Maine Winter 2020 Climate Summary
By Dr. Sean Birkel, Maine State Climatologist
The Maine statewide winter (December-February [DJF]) 2020 average temperature was 21.2 °F, ranking 6th warmest for the 125-year record period beginning 1895 (Fig. 1). This temperature is 4.3 °F warmer than that observed for the same period in 2019, and 5.6 °F above the 1901–2000 historical mean. The observed DJF total precipitation was 9.7 inches, ranking 53rd wettest since 1895 (Fig. 2). This precipitation amount is 2.2 inches less than that observed in 2019, and 0.1 inches above the 1901-2000 historical mean, or near normal. In total for DJF 2020, there were 29 high and 11 low daily temperature, 35 high precipitation, and 22 high snowfall records either broken or tied statewide (data from NOAA Daily Weather Records).
On the three-month average, winter 2020 was much warmer than the 20th century baseline, but with near-normal precipitation. December, January, and February were likewise warmer than normal with near-normal precipitation (Table 1).
|Temp / Anom (°F)||Rank||Precip / Anom (in)||Rank|
|DJF||21.2 / +5.6||6th warmest||9.7 / +0.1||53rd wettest (nn)|
|Dec||22.8 / +4.1||29th warmest||3.8 / +0.2||51st wettest (nn)|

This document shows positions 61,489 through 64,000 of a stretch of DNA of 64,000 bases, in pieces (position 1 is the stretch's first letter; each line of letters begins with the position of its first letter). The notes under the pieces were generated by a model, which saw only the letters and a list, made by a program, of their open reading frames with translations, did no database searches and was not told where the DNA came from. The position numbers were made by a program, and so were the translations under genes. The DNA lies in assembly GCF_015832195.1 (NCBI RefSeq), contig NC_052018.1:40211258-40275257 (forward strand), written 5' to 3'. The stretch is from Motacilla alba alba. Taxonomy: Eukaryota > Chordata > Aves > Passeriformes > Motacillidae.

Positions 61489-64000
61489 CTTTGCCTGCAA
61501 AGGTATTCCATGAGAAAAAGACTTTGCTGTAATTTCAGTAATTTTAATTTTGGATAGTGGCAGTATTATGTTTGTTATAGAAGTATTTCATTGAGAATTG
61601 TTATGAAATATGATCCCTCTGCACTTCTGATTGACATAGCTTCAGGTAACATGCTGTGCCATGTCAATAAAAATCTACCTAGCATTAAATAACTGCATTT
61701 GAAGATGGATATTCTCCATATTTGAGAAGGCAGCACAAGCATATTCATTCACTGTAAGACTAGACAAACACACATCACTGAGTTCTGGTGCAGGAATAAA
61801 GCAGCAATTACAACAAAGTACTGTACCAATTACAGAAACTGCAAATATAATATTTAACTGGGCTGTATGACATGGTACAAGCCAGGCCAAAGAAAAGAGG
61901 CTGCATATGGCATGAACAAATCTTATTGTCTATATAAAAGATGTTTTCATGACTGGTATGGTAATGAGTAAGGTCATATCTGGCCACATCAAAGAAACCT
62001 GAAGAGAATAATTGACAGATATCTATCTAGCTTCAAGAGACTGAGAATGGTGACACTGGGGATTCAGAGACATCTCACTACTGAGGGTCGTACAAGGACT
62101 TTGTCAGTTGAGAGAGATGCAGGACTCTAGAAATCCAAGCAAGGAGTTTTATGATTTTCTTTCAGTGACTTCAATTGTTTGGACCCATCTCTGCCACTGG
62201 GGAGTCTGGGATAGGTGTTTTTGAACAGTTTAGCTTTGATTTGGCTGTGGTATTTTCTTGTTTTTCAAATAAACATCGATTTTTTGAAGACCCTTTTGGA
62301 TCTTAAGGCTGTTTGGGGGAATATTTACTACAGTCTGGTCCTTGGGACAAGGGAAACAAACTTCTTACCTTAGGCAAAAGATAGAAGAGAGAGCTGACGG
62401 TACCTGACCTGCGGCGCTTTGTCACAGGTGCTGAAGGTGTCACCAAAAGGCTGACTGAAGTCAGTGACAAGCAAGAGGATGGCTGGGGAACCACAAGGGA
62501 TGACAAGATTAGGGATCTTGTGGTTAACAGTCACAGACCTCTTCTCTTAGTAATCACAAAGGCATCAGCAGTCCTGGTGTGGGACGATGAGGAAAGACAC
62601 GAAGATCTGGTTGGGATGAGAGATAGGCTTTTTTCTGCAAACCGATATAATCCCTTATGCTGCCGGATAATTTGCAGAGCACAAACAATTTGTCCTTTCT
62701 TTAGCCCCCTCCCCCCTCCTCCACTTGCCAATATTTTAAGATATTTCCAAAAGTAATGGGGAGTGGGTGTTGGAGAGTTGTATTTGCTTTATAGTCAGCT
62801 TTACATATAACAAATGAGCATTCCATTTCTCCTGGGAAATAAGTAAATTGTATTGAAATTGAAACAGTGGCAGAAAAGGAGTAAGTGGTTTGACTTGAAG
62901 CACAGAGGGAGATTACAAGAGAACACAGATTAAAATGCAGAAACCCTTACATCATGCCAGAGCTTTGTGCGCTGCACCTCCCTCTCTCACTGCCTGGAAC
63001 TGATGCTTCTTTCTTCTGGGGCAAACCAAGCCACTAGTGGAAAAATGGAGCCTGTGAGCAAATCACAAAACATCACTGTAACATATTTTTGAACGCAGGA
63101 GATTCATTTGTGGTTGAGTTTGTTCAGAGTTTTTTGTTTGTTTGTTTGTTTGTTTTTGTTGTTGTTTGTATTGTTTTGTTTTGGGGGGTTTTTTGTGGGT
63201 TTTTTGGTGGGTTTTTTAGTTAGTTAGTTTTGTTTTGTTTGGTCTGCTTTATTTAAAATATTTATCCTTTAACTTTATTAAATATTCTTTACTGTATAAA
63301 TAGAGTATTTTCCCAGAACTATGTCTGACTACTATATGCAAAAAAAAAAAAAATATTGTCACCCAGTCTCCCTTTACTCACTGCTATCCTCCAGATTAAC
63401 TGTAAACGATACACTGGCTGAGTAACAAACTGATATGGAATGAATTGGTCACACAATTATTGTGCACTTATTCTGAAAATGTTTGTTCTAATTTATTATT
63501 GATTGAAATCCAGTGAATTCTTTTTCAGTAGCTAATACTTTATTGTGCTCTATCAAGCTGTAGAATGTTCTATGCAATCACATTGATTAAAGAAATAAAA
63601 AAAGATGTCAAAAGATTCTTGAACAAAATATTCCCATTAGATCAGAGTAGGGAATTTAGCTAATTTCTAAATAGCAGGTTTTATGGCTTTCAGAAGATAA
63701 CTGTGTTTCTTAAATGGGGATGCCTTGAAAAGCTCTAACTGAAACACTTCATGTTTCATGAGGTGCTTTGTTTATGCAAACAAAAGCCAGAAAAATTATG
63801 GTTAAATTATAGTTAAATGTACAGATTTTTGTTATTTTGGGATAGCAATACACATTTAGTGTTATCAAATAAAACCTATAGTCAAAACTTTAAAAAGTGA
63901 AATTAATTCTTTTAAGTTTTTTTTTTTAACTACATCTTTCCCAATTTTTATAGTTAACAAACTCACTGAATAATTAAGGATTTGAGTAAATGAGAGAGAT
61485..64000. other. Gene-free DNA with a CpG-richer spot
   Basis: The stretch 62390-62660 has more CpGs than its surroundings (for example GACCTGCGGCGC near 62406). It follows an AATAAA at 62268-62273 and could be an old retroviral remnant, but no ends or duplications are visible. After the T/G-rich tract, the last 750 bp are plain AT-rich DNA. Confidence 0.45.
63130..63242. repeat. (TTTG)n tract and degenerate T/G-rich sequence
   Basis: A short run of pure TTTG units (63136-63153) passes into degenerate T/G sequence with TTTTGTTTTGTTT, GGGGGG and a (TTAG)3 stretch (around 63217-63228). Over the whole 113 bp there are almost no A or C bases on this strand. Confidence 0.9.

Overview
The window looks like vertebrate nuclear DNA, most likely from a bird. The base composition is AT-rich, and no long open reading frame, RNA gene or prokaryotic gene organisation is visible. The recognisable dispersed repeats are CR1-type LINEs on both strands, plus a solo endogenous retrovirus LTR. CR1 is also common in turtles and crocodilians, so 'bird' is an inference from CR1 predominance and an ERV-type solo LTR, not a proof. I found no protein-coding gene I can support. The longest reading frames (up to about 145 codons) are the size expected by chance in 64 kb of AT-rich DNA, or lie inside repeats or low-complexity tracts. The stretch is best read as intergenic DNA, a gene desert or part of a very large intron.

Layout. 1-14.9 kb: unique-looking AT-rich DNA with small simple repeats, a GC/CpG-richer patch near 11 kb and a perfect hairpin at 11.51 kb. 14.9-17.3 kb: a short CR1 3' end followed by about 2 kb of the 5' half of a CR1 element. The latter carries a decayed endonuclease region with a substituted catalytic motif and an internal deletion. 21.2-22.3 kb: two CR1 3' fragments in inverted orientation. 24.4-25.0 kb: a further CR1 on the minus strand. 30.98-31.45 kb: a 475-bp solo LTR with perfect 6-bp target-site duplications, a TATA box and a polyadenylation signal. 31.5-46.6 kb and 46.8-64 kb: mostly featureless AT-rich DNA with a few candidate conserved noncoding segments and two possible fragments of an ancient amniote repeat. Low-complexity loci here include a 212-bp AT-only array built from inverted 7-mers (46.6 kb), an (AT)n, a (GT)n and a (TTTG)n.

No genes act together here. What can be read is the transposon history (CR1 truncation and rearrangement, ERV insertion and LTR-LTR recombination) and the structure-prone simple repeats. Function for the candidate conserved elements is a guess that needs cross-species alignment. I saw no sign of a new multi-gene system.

|Jan||20.8 / +7.6||9th warmest||3.1 / -0.2||64th driest (nn)|
|Feb||20.1 / +5.2||16th warmest||2.8 / +0.1||62nd wettest (nn)|
Snow conditions for the winter 2020 season as a whole were generally very good across the northern climate division with continuous cover and deep snowpack. In contrast, the central and coastal climate divisions saw far less favorable conditions owing to episodes of rain, and frequent days with high temperatures well above freezing that promoted snowmelt.
Global Temperature: The DJF 2020 global average near-surface temperature ranks second warmest on record since widespread observations became available in 1880 (Fig. 3).
Such a high DJF 2020 global temperature is unexpected in the absence of a strong El Niño, and in this case was driven by an exceptionally strong positive phase of the Arctic Oscillation (AO) that contained cold air within the high northern latitudes. Thus, the global temperature anomaly map shows warmer-than-normal conditions developed across most of the globe (Fig. 4). Record winter warmth was found across broad swaths of Europe and northern Asia, and in particular across Russia.
Northern Hemisphere Sea Ice: Despite very low sea ice extent in the northeastern Atlantic sector, the winter maximum ice extent across the Northern Hemisphere (typically reached in early to mid-March) was greater than in recent years, ranking 11th lowest in the 1979-present satellite observation era (Fig. 5).
Tools for accessing Maine historical climate data and current weather forecasts are available on the Maine Climate Office website. For U.S. and global visualizations, visit Climate Reanalyzer. The Maine Climate Office and Climate Reanalyzer are developed and maintained by Dr. Sean Birkel with supported from the Climate Change Institute at the University of Maine.